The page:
Young Baghdad Actors Explore Iraq’s Problems With Mime

The art of mime may seem a little passé on European streets these days, with silver-coloured cowboys and golden clowns a regular feature at tourist traps everywhere, but in Iraq, performing mime on the street is altogether different. 

One of the first times he performed what he describes as “silent theatre” in a Baghdad park early in 2015, the response was so gratifying that local theatre director and playwright Hussein Darwish decided to make it a regular outing. 

Earlier this year he started adding to his mime troupe and taking the act to provincial streets. “After that we organized a performance in Tahrir Square as well as in several provinces,” Darwish says. “People really appreciated it.” 

Most of the shows are meant to be either educational or a commentary on the political or security situation in Iraq. “At first people were shocked,” Darwish says. “Or else they’d make fun of us. Some people criticized us because they think its futile to be doing things like this.” “This mime is different to the kind that you see in Europe,” Darwish insists. 

“The audience can interact and it aims to be more than entertainment.” “We wanted it to be a conscious, humanitarian and artistic thing,” says Ali Abadi, one of the actors who worked in the mime group that Darwish set up in the southern city of Basra for an arts festival. 

“It can serve as a way to creatively criticize the current situation here in Iraq.” “Our message is that viewers should love one another, preserve their country and renounce sectarianism,” Abadi continues.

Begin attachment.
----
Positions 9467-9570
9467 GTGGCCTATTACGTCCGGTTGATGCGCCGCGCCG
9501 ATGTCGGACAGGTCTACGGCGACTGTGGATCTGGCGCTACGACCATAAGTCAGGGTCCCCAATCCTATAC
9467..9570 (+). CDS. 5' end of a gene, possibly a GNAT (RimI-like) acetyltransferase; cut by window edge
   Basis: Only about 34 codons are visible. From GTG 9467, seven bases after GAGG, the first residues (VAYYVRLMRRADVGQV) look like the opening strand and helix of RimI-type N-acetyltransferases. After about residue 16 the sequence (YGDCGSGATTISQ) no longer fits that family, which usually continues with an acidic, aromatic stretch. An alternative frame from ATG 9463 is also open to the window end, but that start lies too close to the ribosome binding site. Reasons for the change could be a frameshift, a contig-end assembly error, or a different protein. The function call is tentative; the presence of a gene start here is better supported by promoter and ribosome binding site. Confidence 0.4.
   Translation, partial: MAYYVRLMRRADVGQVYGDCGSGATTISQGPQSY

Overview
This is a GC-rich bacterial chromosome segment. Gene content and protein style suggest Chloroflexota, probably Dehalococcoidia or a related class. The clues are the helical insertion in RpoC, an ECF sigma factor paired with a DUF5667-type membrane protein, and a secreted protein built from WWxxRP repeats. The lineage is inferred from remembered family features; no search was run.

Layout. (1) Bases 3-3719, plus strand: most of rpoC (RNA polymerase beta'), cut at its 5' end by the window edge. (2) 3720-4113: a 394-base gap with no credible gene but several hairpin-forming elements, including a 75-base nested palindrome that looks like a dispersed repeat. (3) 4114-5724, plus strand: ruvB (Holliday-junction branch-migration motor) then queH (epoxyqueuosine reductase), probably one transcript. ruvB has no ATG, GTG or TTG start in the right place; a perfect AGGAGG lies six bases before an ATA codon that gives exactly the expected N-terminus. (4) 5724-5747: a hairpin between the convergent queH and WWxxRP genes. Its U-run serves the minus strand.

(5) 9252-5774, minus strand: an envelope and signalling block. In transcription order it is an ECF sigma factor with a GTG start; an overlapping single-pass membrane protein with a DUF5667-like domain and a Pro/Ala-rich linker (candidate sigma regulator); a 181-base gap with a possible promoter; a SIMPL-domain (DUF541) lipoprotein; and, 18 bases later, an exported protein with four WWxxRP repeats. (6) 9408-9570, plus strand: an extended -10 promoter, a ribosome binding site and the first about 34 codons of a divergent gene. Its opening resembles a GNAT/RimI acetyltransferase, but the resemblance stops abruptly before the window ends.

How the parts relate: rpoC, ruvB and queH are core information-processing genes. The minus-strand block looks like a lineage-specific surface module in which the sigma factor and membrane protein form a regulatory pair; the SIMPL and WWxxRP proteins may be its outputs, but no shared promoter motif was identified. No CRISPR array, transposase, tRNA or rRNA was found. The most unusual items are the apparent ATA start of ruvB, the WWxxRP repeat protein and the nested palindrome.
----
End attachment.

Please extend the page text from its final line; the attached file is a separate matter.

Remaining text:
The mime artists don’t support any particular political party, the young actor says, and they feel like they are working outside of established Iraqi theatre, “where all they do is make people laugh; it is an act of extortion”. 

The mime shows are not about politics, argues Taqi as-Sayed, a member of the Baghdad mime troupe. It’s really just about delivering positive messages and it’s also important to perform on the streets, where locals, who don’t have the money to go to the theatre, can see the work. 

“We are paid for some of our performances – for example, at festivals,” as-Sayed says. “But it’s not very much. And the performances on the street and at universities are all free.” The mime troupe also has its own YouTube channel and they believe that the commentary on Iraqi social media has brought them a much bigger audience. 

Zeina Hassan is one of the students watching the mime artists at the university. She’s impressed. “This art is a kind of a protest and the young artists are great,” Hassan told NIQASH. “There are so many changes in the country and it’s a very complicated situation. The mime troupe have approached these issues in a new and different way, and that is really impressive.” 

by Sara al-Qaher

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